The 30 Second Skinny BRT is a treatment invented by Scientologist Franz Morell. It is based on the idea that all matter has a vibration, and that the BRT box is capable of recreating this vibration and as a result have the same effect on the human body as whatever generated the vibration. In other words, one could create the vibration of insulin, and it would have an insulin-like effect on the body. It is most commonly used today as a treatment for nicotine dependence, despite no clinical evidence or plausible theory behind it.
Bioresonance Therapy is a treatment currently still available which has received some media coverage of late in relation to its purported ability to assist people giving up cigarettes. This included a rather irresponsible news report by the BBC in which it was stated that there was no clinical proof that it worked "yet", but it did work. Evidence came in the form of a draw full of cigarette cartons, rather than a one- or five-year follow up of past clients.
The theory of Bioresonance Therapy has it that all matter resonates at various frequencies, including toxins that are held in the body between cells. This resonance is a waveform and as such can be cancelled out by inverting it and sending it back to the resonant matter. BRT claims to be able to isolate the waveforms of toxins and cancel them out which, in a way that is not explained, neutralises the toxins themselves, allowing them to be passed out of the body, partly through the pores. Thus in the context of giving up smoking, the toxins of the cigarettes can be removed from the body giving an addict a fresh physical start to quitting tobacco so all she need focus on is the psychological aspect of the addiction.
Here it is as described at the website offering the service as a means of kicking the smokes.
First you will be asked to smoke two thirds of a cigarette & put the ash into a beaker. You will then stub out the remaining third also in to the beaker & spit into it. The beaker contains all the information needed for the computer to work out the energy pattern of your nicotine addiction. Your hands will be rested on copper plates & these are then connected to the Bicom computer before switching on. Although no electricity is passed through your body, you may or may not experience a mild tingling sensation as the energy pathways open. The beaker will then be connected & the computer will work out the electromagnetic pattern of the nicotine. It will then invert the energy pattern of your addiction & that pattern will be sent through your body via the sensors to cancel out the nicotine energy. The resonance of your body then becomes that of a non-smoker and cravings will disappear - you will suffer little or no withdrawal symptoms.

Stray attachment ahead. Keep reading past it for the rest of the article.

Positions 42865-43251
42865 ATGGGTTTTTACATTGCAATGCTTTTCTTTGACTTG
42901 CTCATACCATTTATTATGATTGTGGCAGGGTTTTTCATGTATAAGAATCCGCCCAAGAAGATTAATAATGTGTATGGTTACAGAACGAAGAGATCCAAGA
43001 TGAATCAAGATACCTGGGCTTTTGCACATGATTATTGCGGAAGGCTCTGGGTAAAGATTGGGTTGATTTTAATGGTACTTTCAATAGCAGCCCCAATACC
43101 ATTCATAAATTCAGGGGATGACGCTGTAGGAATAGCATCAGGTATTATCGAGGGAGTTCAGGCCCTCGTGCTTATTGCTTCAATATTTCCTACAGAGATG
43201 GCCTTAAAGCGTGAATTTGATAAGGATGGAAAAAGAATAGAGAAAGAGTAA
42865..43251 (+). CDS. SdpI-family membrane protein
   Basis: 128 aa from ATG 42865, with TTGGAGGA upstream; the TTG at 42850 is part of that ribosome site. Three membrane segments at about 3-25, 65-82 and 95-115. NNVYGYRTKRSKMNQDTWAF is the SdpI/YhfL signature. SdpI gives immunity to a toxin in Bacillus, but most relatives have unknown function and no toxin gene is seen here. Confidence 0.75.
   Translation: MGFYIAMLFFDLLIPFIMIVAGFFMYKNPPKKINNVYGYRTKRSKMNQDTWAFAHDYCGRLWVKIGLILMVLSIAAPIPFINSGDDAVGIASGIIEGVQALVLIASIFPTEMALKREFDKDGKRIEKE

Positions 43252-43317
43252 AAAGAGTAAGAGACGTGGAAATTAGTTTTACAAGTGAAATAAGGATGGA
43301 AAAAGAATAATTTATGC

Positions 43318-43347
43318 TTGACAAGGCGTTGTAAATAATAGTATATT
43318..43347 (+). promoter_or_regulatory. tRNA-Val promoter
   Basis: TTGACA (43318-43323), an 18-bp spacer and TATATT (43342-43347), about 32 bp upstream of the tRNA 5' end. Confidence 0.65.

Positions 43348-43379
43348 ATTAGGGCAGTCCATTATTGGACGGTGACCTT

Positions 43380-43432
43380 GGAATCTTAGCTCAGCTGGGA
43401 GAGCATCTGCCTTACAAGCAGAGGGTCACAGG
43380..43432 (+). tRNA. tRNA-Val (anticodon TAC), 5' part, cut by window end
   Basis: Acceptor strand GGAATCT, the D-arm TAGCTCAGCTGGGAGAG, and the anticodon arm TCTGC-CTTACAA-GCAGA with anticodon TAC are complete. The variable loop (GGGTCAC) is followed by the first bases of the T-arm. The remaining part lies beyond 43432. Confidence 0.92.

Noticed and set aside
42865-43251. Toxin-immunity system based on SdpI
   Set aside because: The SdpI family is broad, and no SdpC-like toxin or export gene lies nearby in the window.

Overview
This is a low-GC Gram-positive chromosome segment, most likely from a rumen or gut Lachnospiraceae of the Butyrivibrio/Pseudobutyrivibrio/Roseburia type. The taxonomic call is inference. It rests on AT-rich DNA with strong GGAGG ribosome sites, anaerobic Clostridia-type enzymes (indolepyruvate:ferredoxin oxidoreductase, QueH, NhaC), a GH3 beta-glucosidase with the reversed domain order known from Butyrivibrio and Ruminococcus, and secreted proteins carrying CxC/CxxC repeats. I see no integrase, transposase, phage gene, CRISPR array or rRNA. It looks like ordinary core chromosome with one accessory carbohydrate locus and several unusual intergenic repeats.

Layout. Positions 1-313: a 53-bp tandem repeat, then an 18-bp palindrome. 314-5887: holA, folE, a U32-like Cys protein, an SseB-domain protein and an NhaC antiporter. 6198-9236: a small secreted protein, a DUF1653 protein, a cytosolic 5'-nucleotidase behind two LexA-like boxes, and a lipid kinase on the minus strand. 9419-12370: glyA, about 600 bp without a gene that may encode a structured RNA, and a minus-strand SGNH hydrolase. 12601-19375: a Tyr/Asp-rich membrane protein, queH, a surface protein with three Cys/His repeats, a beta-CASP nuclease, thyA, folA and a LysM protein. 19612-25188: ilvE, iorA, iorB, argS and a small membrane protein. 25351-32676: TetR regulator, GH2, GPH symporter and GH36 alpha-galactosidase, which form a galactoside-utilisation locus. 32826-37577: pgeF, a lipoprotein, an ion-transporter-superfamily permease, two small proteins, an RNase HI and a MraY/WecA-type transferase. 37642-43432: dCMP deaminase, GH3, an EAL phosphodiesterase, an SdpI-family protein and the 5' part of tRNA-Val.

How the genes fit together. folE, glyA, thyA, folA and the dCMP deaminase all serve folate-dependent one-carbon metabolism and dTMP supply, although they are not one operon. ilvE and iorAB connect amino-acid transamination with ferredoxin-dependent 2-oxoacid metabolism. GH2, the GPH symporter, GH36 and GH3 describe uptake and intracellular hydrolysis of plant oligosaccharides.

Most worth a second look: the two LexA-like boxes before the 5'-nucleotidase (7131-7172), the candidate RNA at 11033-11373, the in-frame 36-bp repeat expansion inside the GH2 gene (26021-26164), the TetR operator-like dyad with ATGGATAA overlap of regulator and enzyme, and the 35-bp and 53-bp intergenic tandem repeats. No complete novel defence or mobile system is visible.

The treatment takes 20 minutes after that you will now be a non-smoker! Bioresonance treatment is completely harmless. The body is stimulated into healing itself and the process of detoxification is initiated. Nicotine is eliminated within approximately 24 hours after detoxification. However all other detoxification processes are also stimulated and patients may feel fatigue, headaches, nausea and dizziness for a few days after the treatment. If all instructions are followed, these symptoms will be kept to a minimum or not occur at all. On the day, it is advisable to rest following the treatment.
The device itself was created in 1977 by Franz Morell and his son-in-law Erich Rasche, who formed the MORA company that produced and marketed the "biobox". If the idea of someone gripping two large electrodes and being purified by toxins emerge from the skin suggests Scientology to you, it is no accident. Morell was very likely a Scientologist at some point, having apparently completed a False Purpose Rundown in 1986, and although the theory behind BRT seems different to that of the homecure ethos behind the Purification Rundown, there is much of the e-meter and Narconon to the look and feel of the process. What is more, Morell's MORA treatment is cited in Rheumatoid Diseases Cured At Last by Anthony di Fabio, pen-name of not doctor Perry A Chapdelaine, scientologist and Executive Director of Arthritis Trust0, who also pays a fair amount of lip service to the "detoxification" technologies of L. Ron Hubbard (along with scientific proofs supplied by director of research for the Scientology affiliated Foundation for Advancements in Science and Education, David W. Schnare; former Senior Science Advisor for FASE, Max Ben; and scientologist and chief Narconon researcher, Megan G. Shields). But I digress.
Whether or not the process involves passing electricity through the body depends very much on who you talk to. It is doubtful that whatever "energy" is being sent through the copper plates isn't electric. Why else would one need to complete a circuit? Note also that the description informs us that "all other detoxification processes are also stimulated". This falls completely outside the theory as it has been presented - if the waveform of the tobacco is being cancelled out, how can this relate to other toxins present in the body? Then the list of possible side-effects of this "completely safe" procedure - these are linked to the notion that the body is reacting to the toxins as they leave the body. Not only does this negate the idea that those toxins have been neutralised, but serves to disassociate the process itself from its side effects, in much the same way that Scientology's purification rundown assigns its own side effects to fleeing toxins rather than the exercise, sauna and dangerous levels of vitamin B intake.